Regional Crisis and Regional Cooperation: Israeli Response to the Earthquake in Syria and Turkey | The Washington Institute
Israeli aid efforts to Turkey and Syria have been multifaceted after the earthquake, despite the difficult political circumstances.
On February 6th, the devastating earthquake that struck Turkey and Syria prompted an outpouring of international aid to the affected areas. Although the crisis coincided with a complex political situation in Israel—including ongoing domestic protests, escalating tensions with the Palestinians, and a newly formed government working to establish its position—Israeli aid organizations became one of the first foreign aid responders on the ground. As is sometimes the case in the Middle East, crises become a moment for countries to demonstrate a different side and even perhaps a show of unity.
While Israel has long been active in emergency disaster relief missions in various countries around the world, four aspects of these current efforts are especially noteworthy. First, they involve both official teams from the Israel Defense Forces (IDF) and a range of relevant Israeli NGOs working in parallel. Second, some of those NGOs are actively partnering with NGOs from other regional countries, both Turkish and Arab. Third, several of these NGOs have committed to ongoing aid efforts past the immediate rescue and relief period to facilitate long-term reconstruction. And fourth, Prime Minister Benjamin Netanyahu’s public announcement that part of Israel’s humanitarian aid would be delivered inside Syria marked a new development in its relationship with its northern neighbor—although the Assad regime refused such aid, and it is consequently being provided without publicity.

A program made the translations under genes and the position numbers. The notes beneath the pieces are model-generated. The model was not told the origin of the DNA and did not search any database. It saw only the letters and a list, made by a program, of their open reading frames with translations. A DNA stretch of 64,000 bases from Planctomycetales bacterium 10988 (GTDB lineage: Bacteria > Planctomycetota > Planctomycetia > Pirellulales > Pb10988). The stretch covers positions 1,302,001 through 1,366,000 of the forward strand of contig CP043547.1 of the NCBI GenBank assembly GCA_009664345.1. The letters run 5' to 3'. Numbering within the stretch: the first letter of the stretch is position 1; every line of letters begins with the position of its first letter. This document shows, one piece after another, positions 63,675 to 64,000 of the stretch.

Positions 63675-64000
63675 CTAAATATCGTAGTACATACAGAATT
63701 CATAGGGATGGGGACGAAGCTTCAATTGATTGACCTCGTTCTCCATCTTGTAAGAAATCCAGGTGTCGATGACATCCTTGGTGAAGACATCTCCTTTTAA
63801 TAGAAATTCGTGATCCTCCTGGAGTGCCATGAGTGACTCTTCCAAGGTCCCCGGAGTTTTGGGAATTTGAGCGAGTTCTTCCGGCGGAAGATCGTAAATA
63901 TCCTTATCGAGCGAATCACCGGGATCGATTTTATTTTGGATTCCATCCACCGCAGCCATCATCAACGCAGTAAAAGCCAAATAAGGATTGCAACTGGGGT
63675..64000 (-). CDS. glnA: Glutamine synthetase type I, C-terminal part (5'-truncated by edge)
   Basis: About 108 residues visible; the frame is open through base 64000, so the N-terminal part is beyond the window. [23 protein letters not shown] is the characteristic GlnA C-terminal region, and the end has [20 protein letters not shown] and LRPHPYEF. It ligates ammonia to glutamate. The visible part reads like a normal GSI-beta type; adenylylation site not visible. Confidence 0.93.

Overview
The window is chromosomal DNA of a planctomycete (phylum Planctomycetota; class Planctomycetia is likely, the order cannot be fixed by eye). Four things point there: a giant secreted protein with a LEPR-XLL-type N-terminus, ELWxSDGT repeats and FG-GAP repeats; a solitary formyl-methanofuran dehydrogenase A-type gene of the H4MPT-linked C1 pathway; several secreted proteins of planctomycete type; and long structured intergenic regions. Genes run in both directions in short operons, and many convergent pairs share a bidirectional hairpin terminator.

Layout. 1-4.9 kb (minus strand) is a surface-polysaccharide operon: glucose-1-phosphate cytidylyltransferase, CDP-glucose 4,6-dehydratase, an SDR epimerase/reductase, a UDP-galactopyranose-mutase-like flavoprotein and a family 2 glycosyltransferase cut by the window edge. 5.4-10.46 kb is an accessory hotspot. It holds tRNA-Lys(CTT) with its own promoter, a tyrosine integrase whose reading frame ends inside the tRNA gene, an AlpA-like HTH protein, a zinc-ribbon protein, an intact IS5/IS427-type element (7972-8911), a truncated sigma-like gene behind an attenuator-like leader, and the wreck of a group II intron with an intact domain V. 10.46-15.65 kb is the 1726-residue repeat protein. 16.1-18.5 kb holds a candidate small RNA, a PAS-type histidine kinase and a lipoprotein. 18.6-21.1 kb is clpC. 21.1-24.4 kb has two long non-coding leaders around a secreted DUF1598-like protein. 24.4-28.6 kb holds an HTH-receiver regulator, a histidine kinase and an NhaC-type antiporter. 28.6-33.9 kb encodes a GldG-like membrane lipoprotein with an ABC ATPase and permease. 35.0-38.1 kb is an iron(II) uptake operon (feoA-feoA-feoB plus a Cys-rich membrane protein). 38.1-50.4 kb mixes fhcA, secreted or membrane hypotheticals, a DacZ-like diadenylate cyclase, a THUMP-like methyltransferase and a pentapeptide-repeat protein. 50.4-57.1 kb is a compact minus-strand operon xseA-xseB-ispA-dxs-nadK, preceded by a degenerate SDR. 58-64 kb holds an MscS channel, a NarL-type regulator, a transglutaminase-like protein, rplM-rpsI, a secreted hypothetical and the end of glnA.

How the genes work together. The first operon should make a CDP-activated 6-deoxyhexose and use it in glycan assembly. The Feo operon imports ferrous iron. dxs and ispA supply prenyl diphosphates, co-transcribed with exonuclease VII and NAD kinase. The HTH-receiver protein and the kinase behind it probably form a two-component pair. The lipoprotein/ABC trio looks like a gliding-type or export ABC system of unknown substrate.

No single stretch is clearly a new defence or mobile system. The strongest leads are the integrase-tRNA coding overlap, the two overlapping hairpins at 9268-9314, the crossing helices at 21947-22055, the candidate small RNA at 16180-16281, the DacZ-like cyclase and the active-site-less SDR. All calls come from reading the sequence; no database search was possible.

Humanitarian Response in Turkey
Drawing on past experiences in countries such as Turkey, Haiti, the United States, Cyprus, and most recently Ukraine, official IDF search and rescue teams were swiftly deployed to the city of Kahramanmaraş, Turkey to begin operations shortly after the earthquake. Working across thirty sites of destruction, the Israeli delegation was able to save nineteen people from the rubble, including a two-year-old baby, thanks in part to the use of a cutting-edge radar camera that can detect the presence of individuals beyond walls. This mission, known as “Operation Olive Branch,” marks the Israeli army’s 30th rescue and recovery operation since 1982. In the week following the earthquake, the IDF likewise deployed fifteen Air Force cargo planes carrying hundreds of tons of equipment and an additional 200 personnel to establish a field hospital in Turkey.
However, the more noteworthy aspect of the Israeli response has been the efforts of Israeli civil society, who quickly organized themselves and, for the first time, collaborated with new partners in the region. The mobilization of these groups suggests a potential framework for future collaboration, especially as rebuilding efforts will extend into the months ahead.